FAIRMONT — Trails and waterways in North Central West Virginia will be getting some new attention with help from a $1.1 million grant from the Appalachian Regional Commission.
Kingwood-based Friends of the Cheat received the ARC grant on behalf of the newly-formed Mountaineer Trail Network Recreation Authority, which will serve Barbour, Doddridge, Grant, Harrison, Lewis, Marion, Mineral, Monongalia, Preston, Randolph, Ritchie, Taylor, Tucker, Upshur and Wood counties. The goal of the Authority is to formally launch the Mountaineer Trail Network as a collection of non-motorized trails for running, walking biking, kayaking and canoeing.
Authority member Leisha Elliott, executive director of the Marion County Convention and Visitors Bureau, said the organization was just launched and is still in the planning stages. Elliott and Marion County Parks and Recreation Commission Executive Director Tony Mihalski were appointed to the Authority by the Marion County Commission.
“Ultimately, we want our rails and trails and waterways to be a destination — resources that are also enjoyed by our residents — that serve as a quality of life issue for families and enthusiasts,” Elliott said. “The new funding will be used to enhance our land and water trails. It’s a pretty exciting time.”
Established as an economic development authority by the 2019 West Virginia Legislature, the Mountaineer Trail Network Authority will oversee the creation, launch and operation of the Mountaineer Trail Network.
Elliott said preliminary plans call for using the Hatfield-McCoy Trail in the southern part of West Virginia as a model for success.
“From what we’ve seen in the southern part of the state are a number of small businesses startup and thrive in connection with the recreational tourism generated by the Hatfield-McCoy Trail,” Elliott said. “We want everyone to be able to enjoy being outside and enjoy all that West Virginia has to offer.”
Over the next three years, the Authority will select four to eight existing, trail areas in northern West Virginia for inclusion in the Mountaineer Trail Network.
“While this is all new, some of things the Authority may look at would include trail enhancements, updating the trial systems or installing new kayak and canoe launches. Maybe enhanced sidewalks,” Elliott said. “It will definitely be an economic driver for the area.”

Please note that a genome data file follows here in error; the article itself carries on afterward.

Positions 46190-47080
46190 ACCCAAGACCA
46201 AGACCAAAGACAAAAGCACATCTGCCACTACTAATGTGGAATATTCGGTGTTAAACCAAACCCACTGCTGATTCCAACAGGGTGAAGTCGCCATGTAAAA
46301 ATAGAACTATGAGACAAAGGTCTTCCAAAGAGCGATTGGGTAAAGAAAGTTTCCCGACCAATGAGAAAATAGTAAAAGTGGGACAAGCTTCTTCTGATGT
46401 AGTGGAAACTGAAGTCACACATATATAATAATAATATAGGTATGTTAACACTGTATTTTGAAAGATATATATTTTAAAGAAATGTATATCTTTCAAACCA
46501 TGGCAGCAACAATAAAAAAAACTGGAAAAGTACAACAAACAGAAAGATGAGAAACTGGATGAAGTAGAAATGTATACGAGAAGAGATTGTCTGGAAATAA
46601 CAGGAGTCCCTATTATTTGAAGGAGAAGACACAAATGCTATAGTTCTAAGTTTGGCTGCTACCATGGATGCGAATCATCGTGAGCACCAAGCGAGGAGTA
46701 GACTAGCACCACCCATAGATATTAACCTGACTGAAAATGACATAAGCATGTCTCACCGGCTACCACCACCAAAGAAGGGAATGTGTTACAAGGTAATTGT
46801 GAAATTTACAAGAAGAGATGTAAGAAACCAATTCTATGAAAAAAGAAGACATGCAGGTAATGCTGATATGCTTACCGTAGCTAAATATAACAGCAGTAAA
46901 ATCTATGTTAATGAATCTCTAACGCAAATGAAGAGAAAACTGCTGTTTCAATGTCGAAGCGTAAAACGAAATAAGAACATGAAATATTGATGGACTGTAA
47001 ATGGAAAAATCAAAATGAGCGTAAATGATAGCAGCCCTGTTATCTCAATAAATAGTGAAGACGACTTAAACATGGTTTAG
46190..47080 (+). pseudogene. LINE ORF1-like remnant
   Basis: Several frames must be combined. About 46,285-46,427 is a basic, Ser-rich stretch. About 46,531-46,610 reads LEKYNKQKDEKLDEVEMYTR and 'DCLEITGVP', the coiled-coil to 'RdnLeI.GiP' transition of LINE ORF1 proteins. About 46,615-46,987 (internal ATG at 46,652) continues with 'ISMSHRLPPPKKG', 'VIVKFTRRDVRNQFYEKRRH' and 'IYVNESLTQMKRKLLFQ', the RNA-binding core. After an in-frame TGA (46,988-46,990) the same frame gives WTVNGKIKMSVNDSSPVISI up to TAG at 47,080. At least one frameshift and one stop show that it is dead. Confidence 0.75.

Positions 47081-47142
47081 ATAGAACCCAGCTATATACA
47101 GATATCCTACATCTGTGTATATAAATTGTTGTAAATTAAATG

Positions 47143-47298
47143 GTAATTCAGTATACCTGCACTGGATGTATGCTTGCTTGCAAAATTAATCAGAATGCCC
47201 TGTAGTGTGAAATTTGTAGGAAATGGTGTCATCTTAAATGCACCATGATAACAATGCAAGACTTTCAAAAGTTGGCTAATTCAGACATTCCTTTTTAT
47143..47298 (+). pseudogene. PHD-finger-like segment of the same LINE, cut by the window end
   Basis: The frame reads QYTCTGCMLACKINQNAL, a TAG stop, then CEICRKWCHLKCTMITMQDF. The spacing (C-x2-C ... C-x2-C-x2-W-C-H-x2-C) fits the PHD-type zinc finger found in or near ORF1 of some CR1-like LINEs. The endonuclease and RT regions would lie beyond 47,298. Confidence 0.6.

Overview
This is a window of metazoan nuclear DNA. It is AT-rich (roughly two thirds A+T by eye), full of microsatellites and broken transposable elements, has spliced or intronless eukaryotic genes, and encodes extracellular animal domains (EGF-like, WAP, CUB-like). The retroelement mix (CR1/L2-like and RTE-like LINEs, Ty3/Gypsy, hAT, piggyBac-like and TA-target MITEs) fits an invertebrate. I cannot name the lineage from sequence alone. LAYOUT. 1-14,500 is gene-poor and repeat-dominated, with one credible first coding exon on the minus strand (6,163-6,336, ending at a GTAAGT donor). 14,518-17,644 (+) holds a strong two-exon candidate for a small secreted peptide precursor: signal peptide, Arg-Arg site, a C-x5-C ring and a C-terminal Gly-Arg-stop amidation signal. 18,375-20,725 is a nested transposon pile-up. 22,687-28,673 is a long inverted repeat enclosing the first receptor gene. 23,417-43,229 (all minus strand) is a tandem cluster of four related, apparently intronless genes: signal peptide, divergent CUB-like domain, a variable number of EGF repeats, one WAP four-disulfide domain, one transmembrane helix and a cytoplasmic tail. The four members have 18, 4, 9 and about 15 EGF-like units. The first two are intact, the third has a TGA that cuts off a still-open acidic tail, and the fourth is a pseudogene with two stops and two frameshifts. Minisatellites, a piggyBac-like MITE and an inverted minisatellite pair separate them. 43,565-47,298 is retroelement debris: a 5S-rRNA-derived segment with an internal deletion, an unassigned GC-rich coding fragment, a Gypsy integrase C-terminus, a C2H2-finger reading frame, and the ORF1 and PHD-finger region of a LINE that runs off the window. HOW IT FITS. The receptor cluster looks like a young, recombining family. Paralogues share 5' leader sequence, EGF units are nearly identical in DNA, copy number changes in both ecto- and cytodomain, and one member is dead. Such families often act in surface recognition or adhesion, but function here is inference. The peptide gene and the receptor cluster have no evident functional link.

The $1.1 million award is part of a $46.4 million package that will support 57 projects in 184 coal-impacted counties through ARC’s Partnerships for Opportunity and Workforce and Economic Revitalization, or POWER, Initiative. POWER targets federal resources to communities affected by job losses in coal mining, coal power plant operations and coal-related supply chain industries.
“Everyone’s talking about transformative economies in West Virginia now with coal in decline … and everybody’s pointing toward tourism,” Friends of the Cheat Associate Director Owen Mulkeen said.
Mulkeen said the state enabling legislation establishing the Authority allows establishing partnerships with private landowners in the same manner that is being down with the Hatfield-McCoy Trail.
“Right now, there’s not a cohesive branded network [of trails in NCWV] that allows people to get that outside of WV tourism,” Mulkeen said. “This way, we can do it collectively rather than each county doing their own separate thing.”
POWER funds will be used to enhance and market the trail areas and nearby tourism businesses as a nationally- and world-renowned tourism destination for biking and boating.
“The downturn of the coal industry has impacted economies across Appalachia. That’s why ARC’s POWER initiative helps to leverage regional partnerships and collaborations to support efforts to create a more vibrant economic future for coal-impacted communities,” ARC Federal Co-Chair Gayle Manchin said in a press release. “Many of the projects we announced today will invest in educating and training the Appalachian workforce, nurturing entrepreneurship, and supporting infrastructure — including broadband access. These investments in our Appalachian coal-impacted communities are critical in leveling the economic playing field so our communities can thrive.”
“This project will provide the marketing, organization, and tourism-focused business development needed to leverage these trails as the world-class assets they truly are,” said Friends of the Cheat Executive Director Amanda Pitzer. “This in turn will directly fuel opportunities for new business startups in tourism, lodging, dining, and other related sectors.”
Friends of the Cheat is a nonprofit group that works to restore the Cheat River, which has been damaged by years of mining, along with preserving it for future generations.
The Appalachian Regional Commission is an economic development agency of the federal government and 13 state governments that focuses on 420 counties across the Appalachian Region.